Photo credits: Stephen Dagg
It’s been a while since I had plans on a Saturday night. That gives logging into Westben’s free Digital Concert at The Barn a real sense of occasion, even though the New Orford String Quartet would be a treat at any time. Made up of principal players from the Montreal and Toronto symphony orchestras, the group is widely considered one of the best chamber ensembles in Canada. Coupled with the acoustically unique venue just outside Campbellford that is Westben’s timber-frame barn, my first online concert since social distancing began is set to be a real listening experience.
I can’t see my fellow audience members, but before the show begins on YouTube the chat is full of lively greetings – a hello from Campbellford, a hi from Warkworth. Then, in the digital equivalent of the lights dimming, handsome drone footage pans over the Westben property and Westben’s Artistic and Managing Director Brian Finley appears to give some brief listening notes. I’m an avid music listener but classical isn’t my genre, so the context is helpful. The quartet will be performing the third movement from Beethoven’s String Quartet No. 15 in A minor, Op. 132, AKA the Holy Song of Thanksgiving. Composed as Beethoven was convalescing from a long illness, it was chosen specifically for its resonance in the COVID era.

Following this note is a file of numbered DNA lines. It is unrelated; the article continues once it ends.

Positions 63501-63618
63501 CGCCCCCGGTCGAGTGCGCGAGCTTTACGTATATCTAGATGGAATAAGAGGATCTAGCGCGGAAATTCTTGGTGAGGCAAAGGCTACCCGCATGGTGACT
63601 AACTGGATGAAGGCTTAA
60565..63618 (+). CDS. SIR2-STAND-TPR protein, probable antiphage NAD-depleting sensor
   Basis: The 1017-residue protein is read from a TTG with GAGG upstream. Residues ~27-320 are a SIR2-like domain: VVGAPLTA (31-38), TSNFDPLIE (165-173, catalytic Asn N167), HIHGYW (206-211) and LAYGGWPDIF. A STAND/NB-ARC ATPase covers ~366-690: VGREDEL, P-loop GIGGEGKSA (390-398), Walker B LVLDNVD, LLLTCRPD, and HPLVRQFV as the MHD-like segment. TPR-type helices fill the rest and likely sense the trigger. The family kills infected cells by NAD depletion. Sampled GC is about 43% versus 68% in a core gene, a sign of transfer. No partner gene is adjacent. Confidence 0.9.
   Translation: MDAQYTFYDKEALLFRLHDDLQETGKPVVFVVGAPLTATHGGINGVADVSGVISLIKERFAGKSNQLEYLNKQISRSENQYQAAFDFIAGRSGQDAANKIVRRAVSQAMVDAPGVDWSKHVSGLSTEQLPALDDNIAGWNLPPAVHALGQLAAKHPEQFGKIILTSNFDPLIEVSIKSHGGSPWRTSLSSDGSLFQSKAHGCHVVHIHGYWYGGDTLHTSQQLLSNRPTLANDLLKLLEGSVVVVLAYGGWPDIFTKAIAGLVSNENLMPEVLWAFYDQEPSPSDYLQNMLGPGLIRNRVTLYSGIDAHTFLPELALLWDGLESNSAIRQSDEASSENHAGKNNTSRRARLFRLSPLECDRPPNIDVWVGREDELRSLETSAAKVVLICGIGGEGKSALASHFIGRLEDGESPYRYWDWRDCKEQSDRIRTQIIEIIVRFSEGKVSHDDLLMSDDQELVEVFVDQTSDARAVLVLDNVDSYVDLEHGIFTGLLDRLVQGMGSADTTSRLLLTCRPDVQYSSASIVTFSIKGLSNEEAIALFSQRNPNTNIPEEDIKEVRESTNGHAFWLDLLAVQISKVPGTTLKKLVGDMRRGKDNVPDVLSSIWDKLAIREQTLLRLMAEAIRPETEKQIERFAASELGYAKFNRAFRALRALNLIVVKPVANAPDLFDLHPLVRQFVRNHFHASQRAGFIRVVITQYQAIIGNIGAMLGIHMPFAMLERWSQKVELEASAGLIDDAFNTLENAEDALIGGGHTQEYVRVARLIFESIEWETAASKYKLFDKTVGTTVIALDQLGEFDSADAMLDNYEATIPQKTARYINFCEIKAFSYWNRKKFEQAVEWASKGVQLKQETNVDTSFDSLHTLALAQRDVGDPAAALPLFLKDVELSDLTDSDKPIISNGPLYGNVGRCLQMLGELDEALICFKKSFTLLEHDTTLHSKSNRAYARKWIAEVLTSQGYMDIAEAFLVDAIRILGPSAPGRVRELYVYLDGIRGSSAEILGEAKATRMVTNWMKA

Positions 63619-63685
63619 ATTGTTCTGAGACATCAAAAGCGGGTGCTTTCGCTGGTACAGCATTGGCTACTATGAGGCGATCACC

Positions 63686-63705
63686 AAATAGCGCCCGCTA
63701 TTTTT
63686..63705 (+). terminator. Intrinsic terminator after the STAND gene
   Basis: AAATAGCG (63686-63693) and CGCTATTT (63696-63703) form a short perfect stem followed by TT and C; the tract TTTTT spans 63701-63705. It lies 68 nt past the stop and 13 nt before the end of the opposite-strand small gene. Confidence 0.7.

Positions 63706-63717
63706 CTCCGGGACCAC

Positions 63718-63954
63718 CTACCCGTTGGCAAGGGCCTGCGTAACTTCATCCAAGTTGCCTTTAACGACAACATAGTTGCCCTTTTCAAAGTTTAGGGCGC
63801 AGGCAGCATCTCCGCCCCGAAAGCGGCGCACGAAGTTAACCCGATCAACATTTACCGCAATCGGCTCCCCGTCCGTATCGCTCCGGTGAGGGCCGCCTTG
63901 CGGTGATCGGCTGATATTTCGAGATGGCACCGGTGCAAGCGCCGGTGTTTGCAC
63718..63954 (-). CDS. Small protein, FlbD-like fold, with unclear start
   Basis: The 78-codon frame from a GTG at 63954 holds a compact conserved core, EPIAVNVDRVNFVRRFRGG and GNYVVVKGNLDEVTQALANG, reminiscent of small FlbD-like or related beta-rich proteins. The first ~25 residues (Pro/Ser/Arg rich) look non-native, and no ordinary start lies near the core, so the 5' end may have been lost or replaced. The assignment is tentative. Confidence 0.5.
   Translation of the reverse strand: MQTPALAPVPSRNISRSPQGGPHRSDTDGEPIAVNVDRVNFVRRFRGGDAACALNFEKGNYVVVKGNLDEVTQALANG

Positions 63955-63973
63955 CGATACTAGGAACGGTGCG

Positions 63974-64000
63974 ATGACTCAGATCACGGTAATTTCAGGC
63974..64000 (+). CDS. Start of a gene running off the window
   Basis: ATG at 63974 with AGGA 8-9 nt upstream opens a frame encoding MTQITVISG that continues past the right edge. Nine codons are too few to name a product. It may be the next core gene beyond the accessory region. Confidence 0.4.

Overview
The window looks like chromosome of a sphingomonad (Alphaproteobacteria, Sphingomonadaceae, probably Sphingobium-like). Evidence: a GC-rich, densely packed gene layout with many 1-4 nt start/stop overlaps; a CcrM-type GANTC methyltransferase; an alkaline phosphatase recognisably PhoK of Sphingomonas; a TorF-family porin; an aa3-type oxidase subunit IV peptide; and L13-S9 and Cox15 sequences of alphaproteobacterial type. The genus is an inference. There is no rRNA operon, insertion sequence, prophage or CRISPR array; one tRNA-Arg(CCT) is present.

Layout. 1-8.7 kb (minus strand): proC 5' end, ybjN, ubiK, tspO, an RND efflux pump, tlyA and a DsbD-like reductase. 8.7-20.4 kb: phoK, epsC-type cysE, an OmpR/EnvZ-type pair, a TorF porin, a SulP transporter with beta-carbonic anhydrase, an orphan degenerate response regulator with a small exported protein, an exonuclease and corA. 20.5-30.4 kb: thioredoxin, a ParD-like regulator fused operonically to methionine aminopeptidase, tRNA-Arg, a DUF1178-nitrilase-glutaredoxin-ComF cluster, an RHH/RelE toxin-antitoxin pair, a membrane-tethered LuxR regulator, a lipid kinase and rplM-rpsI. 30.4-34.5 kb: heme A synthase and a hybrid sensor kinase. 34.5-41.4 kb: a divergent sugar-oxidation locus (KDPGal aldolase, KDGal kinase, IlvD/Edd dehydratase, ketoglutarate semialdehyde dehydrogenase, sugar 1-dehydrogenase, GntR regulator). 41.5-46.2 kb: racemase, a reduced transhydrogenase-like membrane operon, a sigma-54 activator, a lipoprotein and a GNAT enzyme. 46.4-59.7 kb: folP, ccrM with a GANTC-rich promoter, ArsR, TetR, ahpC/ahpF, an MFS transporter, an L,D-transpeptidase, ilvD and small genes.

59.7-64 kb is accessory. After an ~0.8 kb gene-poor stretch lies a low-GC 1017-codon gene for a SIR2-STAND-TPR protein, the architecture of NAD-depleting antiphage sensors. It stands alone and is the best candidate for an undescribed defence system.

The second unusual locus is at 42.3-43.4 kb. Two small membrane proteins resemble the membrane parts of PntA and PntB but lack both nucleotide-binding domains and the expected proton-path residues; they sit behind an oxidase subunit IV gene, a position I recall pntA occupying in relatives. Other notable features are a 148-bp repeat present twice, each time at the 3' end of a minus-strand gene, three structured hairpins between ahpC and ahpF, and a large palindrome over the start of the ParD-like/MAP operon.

I’d wondered how a live stream would deliver the high-fidelity audio material like this demands, but it turns out the performance is pre-recorded. The decision ensures the nuances are captured: I can see the concentration on the faces of the players, watch the delicate tremolo in their hands. I hear air in the violins and feel the resonance of the cello. Though I can’t be physically present in The Barn, the lofty ceiling and rough-hewn timbers still convey a powerful sense of mood. For the next twenty-five minutes, I’m under the spell.